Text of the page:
Warning: possible spoilers for CSI: Miami, CSI, Law and Order, Law and Order: Criminal Intent, Dexter and any other show I might decided to blither about.
Alas, the summer TV viewing season is almost over. There won’t be many more episodes of Anthony Bourdain’s No Reservations, The Closer or Eureka. This year, all three have performed beyond even my high expectations. For a travel show, No Reservations has morphed into an extraordinarily profound experience with other cultures and our own country. I thought the Beruit episode couldn’t be topped, but the Laos episode this season featured a visit to a family near the plain of jars whose patriarch had been crippled by ordinance left during the Vietnam War. They fed him graciously while humbly telling him of their suffering since the bombs fell on the country decades ago. It was profoundly moving, because it seemed that they just wanted an American to really hear their story. There was no anger only profound sadness and a need to be heard. Each show this season has been an amazing gem with widly divergent tones.
The Closer continues to amaze us with it’s range of the tragic and comedic while remaining unflinchingly real. They just did an episode that is a cliché cop show theme – the brother of one of the valued detectives is murdered. They did every scene that you’d expect in such an episode, but how they were executed and performed turned that hackeneyed plot on it’s ear while nearly ripping my heart out. Kudos to Kevin Bacon (Philly boy) on his second spin at directing.
Eureka is a clever, charming show with really strong character work. It’s mostly funny, but it, too, has managed to break my heart this season. I’m pleased to see it’s getting a lot more than the usual run of episodes. While it’s not the wrenching experience that watching Galactica is, we really enjoy the show.
From the sublime, we go to the ridiculous. The Fall TV season is nigh and we are bombarded by commercials and billboards extolling the genius of the new and returning offerings. My particular favorite are the ads for Showtime’s line-up which includes the extraordinarily revolting phrase ‘Dexter, the serial killer everyone loves.’ I have had problems with the concept of this show from the outset. First off, serial killers just do not function this way. They have their own twisted little bent and that’s what they focus on. It’s why there is always a pattern to their crimes. Decades of research support this. Secondly, no matter what the potestations from Showtime and the show’s creators to the contrary, it is the nature of a TV viewer to idnetify and emphasize with a lead character. Inevitably, there would be viewers watching that are, de facto, rooting for Dexter to kill someone and fearing that he will be caught. This lates slogan proves that Sowtime has embraced the notion. Why this isn’t distrubing to critics (they love the show too) or media watchers is simply beyond my comprehension. But most of the rest of their current line-up is chocked full of reprehensible characters, why not cheer on a serial killer? Geesh!!!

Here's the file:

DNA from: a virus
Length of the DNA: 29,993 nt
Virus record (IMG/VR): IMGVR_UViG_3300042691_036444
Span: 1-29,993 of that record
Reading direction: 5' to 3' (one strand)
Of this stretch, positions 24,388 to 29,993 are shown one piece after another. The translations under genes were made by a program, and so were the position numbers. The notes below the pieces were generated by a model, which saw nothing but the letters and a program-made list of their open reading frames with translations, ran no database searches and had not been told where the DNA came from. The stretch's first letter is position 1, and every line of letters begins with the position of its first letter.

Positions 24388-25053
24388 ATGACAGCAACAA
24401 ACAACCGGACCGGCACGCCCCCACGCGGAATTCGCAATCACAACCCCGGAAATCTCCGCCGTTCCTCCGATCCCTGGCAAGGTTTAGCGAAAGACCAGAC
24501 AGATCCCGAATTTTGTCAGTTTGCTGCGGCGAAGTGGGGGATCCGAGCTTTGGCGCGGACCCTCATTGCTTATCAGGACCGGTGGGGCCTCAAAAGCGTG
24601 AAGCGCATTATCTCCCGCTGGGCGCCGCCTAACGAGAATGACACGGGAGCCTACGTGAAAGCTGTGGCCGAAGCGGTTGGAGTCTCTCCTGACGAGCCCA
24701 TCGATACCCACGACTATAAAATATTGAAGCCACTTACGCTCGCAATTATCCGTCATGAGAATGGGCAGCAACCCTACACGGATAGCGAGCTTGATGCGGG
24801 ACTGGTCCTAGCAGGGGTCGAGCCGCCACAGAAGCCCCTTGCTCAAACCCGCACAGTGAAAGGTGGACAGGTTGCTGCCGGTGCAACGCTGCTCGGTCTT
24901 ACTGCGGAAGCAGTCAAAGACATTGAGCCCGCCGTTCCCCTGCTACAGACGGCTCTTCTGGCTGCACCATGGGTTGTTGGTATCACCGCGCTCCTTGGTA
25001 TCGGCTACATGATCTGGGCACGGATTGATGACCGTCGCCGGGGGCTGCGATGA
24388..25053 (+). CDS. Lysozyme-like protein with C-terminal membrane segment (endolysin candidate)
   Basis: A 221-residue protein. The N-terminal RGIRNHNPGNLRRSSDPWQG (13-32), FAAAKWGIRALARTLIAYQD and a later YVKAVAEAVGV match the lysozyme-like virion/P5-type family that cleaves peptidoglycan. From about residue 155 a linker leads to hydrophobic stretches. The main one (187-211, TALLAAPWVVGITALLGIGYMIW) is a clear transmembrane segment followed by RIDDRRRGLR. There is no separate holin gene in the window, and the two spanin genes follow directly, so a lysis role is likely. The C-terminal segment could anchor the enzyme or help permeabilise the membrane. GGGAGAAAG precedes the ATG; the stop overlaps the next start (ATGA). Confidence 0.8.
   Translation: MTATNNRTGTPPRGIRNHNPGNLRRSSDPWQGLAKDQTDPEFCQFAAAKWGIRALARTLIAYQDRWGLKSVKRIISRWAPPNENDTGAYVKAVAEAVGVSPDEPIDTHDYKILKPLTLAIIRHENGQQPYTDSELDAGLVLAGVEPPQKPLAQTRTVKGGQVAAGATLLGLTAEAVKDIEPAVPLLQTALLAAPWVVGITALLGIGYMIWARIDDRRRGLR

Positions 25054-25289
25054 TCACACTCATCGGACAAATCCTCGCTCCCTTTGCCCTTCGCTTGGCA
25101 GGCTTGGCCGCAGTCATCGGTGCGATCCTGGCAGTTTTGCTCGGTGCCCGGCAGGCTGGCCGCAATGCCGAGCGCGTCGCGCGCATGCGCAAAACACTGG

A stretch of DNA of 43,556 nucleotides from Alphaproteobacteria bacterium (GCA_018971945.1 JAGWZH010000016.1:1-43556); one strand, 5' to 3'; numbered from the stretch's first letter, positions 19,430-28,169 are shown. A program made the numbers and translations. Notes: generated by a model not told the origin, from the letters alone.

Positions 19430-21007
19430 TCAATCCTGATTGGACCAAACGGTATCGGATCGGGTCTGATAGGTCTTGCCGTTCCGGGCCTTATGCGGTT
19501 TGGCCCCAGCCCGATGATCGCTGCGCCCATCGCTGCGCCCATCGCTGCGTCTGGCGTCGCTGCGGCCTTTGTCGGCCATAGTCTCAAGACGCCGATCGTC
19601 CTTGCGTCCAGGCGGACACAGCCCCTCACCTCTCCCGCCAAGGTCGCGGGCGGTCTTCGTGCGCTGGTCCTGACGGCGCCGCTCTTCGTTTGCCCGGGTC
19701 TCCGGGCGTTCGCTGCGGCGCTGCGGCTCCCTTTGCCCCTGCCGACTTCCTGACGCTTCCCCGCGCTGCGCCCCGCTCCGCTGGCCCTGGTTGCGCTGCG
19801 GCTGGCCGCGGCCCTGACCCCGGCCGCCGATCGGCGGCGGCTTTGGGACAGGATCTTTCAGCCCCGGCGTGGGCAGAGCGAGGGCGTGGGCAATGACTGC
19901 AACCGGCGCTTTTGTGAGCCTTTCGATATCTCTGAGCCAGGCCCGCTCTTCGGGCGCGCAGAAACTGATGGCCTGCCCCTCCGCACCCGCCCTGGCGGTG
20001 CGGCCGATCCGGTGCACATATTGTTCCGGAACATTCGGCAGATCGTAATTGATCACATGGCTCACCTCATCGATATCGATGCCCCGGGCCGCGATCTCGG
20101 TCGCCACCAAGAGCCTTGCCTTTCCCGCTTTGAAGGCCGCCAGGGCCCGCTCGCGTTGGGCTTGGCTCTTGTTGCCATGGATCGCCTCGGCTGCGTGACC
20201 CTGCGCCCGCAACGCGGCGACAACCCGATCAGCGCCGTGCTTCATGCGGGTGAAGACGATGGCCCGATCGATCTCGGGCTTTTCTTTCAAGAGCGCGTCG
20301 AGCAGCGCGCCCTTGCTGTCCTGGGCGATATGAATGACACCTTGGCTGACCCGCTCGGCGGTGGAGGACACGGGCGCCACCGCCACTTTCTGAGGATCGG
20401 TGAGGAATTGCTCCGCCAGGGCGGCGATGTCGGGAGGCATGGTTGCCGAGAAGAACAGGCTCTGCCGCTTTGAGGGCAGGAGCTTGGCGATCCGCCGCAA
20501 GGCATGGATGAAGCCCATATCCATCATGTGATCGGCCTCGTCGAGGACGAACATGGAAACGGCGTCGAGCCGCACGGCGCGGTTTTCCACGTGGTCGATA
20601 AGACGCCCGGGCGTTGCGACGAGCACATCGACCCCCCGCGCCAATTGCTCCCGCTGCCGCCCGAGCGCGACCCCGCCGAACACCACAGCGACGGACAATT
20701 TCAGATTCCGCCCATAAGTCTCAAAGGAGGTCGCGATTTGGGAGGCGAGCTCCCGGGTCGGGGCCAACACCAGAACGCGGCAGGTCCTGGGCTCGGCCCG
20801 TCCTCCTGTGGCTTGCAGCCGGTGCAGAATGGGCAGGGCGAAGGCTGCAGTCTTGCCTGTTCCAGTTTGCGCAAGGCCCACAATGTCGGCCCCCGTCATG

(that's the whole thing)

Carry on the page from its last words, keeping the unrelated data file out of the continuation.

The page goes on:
It’s almost a relief to turn to my usual soapbox. Almost. I’m adding some unexpected rants to my usual tirade. It is with a heavy heart that we turn away from Law and Order. It’s been a very long run that we’ve enjoyed emmensly, but the show has jumped the shark. Jack McCoy has a nemisis. I barely tolerate a nemisis in shows like CSI: Miami. I won’t tolerate it in a show I’ve highly respected.I’m on the verge of giving up on Law and Order:Criminal Intent. Lead Detective Robert Goern has been through all things geared to give the actor a chance to ACT to the rafters. It’s been particularly annoying last season. The only repite we had were the Dect. Mike Logan episodes that often were twisted with dark cop humor. Alas, Chris Noth was written out of the series at the end of this season. We’ll wait to see what Jeff Goldblum brings to the show, but I think I’m done with it. I think I will be relieved to return to yelling at CSI: Miami and it’s hot new coronor. She’s only 25. I don’t think you can get your license at that age let alone have enough experience to be a coronor. But she’s cute. Geesh!!!